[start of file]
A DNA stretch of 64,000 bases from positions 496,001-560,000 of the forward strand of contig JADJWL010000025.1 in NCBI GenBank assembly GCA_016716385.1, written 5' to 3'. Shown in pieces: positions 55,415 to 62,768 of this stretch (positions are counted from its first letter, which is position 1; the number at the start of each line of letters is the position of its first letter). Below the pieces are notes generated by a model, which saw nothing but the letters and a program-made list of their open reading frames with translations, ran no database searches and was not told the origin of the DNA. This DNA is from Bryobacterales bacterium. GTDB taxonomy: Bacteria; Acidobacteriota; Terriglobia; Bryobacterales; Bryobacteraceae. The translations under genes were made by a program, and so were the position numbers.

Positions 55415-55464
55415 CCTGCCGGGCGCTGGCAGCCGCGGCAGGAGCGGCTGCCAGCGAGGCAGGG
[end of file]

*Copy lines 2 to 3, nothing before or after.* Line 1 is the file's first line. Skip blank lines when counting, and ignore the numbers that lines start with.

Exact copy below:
Positions 55415-55464
55415 CCTGCCGGGCGCTGGCAGCCGCGGCAGGAGCGGCTGCCAGCGAGGCAGGG